The wishes of a child in a custody modification matter are a complicated subject. Let us start by keeping in mind that we are talking about children, who generally lack maturity, insight and perspective because, after all, they are children.
We do not let children dictate whether or not they are going to school. We do not let children run the household. Many laws involve age based restrictions. All this is for good reason, yet, somehow many parents believe that the wishes of their child are the paramount consideration in a custody matter. That is if they believe, rightly or wrongly, that their child wants to live with them.
It also is very important to remember that a custody matter is about the child and that the legal standard is what is in the best interests of the child. It probably is in a child’s best interests to not have to choose between their parents or be put in the middle of their parents’ disputes.
The truth of the matter is that generally the wishes of the child will be considered if that child is able to articulate such. Then the second, and probably more important question, is how much weight will a court give to the wishes of a child.
When explaining this to clients over the years I typically give the following examples of “the wishes of the child.” The first is a case I had early on in my career. My client wanted custody of his seven-year-old daughter, who was at the time living with her mother and her mother’s boyfriend. When interviewed by her attorney this young lady articulated that she wanted to live with her daddy. Her reason for wanting to live with her father was mommy’s boyfriend had burned her with a cigarette when she misbehaved and her mommy did nothing about it. Clearly despite this child being young, her wish to live with her father was based upon an objectively valid reason.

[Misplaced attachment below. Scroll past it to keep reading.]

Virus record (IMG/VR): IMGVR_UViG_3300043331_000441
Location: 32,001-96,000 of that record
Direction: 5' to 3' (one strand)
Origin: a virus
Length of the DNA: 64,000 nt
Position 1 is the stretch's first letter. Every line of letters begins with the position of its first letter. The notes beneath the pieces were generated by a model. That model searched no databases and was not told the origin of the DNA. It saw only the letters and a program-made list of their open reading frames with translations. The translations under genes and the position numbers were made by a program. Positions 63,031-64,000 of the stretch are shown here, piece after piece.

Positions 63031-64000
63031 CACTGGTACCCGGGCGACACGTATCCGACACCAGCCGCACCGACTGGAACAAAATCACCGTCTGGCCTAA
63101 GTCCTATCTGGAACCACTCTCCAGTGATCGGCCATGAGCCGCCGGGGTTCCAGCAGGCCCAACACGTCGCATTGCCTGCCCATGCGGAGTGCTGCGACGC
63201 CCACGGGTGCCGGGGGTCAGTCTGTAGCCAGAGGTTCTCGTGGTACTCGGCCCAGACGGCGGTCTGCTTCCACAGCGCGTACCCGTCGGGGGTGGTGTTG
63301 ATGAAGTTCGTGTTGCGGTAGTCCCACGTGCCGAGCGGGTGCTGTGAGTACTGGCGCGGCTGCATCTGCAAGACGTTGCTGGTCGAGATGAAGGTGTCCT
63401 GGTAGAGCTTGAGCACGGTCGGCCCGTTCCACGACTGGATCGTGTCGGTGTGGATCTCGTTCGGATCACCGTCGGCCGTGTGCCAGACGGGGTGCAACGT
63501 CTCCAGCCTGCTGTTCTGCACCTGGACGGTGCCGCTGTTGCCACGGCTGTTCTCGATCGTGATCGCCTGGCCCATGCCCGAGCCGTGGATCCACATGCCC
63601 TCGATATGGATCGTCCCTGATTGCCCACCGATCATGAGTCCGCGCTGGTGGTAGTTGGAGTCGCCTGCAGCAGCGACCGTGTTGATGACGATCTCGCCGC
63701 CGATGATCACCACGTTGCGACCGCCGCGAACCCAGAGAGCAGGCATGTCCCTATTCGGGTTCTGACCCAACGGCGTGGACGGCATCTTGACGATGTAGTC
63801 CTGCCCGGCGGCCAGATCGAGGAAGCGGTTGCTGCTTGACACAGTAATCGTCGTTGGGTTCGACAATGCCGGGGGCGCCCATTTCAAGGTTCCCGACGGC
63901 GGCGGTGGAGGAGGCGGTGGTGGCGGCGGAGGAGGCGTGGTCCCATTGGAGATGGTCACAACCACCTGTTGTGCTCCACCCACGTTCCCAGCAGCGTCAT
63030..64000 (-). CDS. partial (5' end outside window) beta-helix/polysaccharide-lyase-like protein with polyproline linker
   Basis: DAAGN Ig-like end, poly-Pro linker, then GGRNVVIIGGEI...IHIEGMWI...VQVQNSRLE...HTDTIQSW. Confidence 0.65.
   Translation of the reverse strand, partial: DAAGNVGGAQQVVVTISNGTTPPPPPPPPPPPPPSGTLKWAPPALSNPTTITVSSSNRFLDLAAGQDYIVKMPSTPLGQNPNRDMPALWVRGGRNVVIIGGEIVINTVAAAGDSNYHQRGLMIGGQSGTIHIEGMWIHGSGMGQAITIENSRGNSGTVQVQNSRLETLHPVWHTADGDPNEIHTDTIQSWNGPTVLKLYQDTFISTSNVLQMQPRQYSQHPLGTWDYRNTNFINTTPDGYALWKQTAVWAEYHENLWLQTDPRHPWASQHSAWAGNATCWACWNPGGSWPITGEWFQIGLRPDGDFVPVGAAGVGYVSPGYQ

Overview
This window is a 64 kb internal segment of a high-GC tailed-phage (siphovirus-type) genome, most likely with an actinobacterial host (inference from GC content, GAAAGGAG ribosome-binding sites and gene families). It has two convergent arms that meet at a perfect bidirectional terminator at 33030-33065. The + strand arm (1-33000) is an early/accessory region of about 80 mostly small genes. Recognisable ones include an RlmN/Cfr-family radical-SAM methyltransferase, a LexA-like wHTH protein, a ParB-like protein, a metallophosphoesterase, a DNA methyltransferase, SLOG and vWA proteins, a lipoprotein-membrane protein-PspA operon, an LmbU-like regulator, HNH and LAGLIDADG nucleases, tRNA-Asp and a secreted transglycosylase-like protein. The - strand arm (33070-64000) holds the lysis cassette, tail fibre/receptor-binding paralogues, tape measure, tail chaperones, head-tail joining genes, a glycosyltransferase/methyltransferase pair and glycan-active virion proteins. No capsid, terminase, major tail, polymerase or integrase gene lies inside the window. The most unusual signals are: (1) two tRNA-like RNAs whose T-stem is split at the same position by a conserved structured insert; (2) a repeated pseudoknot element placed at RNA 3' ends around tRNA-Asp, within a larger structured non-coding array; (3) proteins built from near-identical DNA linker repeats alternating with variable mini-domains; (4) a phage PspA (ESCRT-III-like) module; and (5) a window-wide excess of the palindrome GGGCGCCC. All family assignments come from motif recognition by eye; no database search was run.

On the other end of the spectrum, I had a case about five years ago in which my client’s 17-year-old son wanted to go live with his father. His reasons for this were simple. His father told him that he did not have to do his homework and that he could concentrate on playing team sports so he could go to college on an athletic scholarship. His father also did not enforce a curfew and apparently let him watch pornography as well as have his girlfriend stay overnight with him when he was at his father’s house.
So now we have a young adult who can drive himself wherever he wants saying he wants to stay with his father. However, his reasoning was immature and shortsighted. This is the type of case where a court would not give much weight to the wishes of the child. The problem of course is you cannot tie down this boy to keep him at his mother’s house. The result in that case was that legally my client continued to have residential custody of her son but because he was not actually living with her, the father no longer had to pay child support, which I suspect was his motivation the whole time in seeking custody of his son.
Now these two examples are cases where the weight to be given to a child’s wishes is obvious. Unfortunately, the vast majority of cases are not so clear-cut. This is because we are dealing with children of many ages and the varying levels maturity.
In my next post, I will explore these less clear cases.